How Does The Price Of Crude Oil Affect Gas Prices?

The price of crude oil is the largest factor in determining the price of gasoline, but the two do not necessarily move in lockstep. To understand the relationship between the two, it’s helpful to begin by examining factors that affect the price of oil.

For most commodities, pricing is determined by the basic law of supply and demand. When supply is greater than demand, prices go down. But as demand approaches or surpasses supply, prices go up. It’s a little more complicated with oil, however, because prices are determined in part by futures contracts. That is, an oil buyer agrees to pay a certain price for a certain amount of oil on a certain date in the future. Both the buyer and the seller hope to profit or at least protect themselves from a sudden change in the market.

The Organization of Petroleum Exporting Countries, or OPEC, also plays a role in the pricing of oil. Comprised of the top 12 oil-producing nations, OPEC is responsible for nearly 80% of all of the oil reserves on earth. The nations work together to control the oil market by controlling supply, that is, how many barrels of oil they agree to sell per day.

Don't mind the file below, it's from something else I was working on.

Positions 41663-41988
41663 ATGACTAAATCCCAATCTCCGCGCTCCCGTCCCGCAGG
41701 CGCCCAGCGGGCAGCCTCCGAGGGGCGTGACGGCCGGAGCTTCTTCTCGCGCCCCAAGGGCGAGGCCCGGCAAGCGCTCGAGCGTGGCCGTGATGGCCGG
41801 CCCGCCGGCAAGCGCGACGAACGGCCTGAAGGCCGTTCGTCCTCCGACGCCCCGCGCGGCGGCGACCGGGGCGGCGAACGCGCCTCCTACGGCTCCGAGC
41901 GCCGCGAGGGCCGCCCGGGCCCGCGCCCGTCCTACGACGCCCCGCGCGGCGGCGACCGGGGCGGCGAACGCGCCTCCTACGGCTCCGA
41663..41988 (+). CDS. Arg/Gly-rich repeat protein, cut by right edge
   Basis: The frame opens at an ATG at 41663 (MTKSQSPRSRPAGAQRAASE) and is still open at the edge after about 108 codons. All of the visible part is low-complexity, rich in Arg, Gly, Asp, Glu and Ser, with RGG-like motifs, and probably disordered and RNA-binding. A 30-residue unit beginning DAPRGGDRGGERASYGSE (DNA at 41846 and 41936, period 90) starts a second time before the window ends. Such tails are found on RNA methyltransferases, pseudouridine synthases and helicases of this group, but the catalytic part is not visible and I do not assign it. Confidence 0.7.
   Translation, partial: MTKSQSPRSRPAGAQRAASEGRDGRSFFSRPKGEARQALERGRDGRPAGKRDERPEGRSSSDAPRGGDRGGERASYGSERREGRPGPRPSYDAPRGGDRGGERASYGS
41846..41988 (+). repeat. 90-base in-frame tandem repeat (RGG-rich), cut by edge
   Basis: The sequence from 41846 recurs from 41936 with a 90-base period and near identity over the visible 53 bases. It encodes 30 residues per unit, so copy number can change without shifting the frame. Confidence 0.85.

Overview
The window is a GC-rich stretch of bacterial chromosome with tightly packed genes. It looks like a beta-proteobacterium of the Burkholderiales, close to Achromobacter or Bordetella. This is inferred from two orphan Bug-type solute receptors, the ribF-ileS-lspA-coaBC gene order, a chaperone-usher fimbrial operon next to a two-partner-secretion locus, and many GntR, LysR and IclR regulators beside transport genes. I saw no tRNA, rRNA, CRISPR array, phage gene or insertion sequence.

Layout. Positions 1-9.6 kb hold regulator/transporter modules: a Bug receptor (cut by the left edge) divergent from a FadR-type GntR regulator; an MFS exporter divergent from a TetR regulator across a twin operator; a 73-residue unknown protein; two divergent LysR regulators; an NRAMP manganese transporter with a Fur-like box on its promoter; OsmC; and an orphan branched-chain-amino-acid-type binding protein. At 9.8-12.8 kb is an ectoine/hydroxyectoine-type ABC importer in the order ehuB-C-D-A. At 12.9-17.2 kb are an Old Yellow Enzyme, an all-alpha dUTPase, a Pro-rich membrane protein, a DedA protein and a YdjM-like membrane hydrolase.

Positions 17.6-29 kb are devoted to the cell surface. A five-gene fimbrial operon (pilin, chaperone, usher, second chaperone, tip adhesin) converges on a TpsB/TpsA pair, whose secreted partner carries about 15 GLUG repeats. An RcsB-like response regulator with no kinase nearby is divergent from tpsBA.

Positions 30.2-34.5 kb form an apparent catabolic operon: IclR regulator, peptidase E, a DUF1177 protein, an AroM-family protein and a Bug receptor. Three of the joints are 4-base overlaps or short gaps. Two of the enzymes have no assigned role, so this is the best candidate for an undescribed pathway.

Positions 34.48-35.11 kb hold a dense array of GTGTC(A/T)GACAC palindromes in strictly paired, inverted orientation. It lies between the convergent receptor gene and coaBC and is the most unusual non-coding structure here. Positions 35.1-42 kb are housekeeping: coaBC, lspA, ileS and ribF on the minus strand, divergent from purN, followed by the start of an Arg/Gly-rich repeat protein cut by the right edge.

Other factors affecting oil prices include the quality of oil being sold and the cycling trend within the commodities market. Historically, the oil market has peaked every thirty years. Experts note that trends are descriptive rather than predictive, however, and caution against relying too heavily on them in making investment decisions.

While the price of oil has a significant effect on the price of gasoline, the effect is not immediate. In fact, it takes about six weeks for gas prices to catch up to changes in oil prices. In addition, oil prices tend to fluctuate more dramatically than gasoline prices, which never rise quite as high nor fall quite as low.

While oil and gas prices tend to move in the same direction, if not quite at the same time, at times their price trends seem to diverge. In April of 2011, the U.S. experienced a notable gap between falling oil prices and rising gas prices. Check out the following resource for an in-depth analysis of that situation.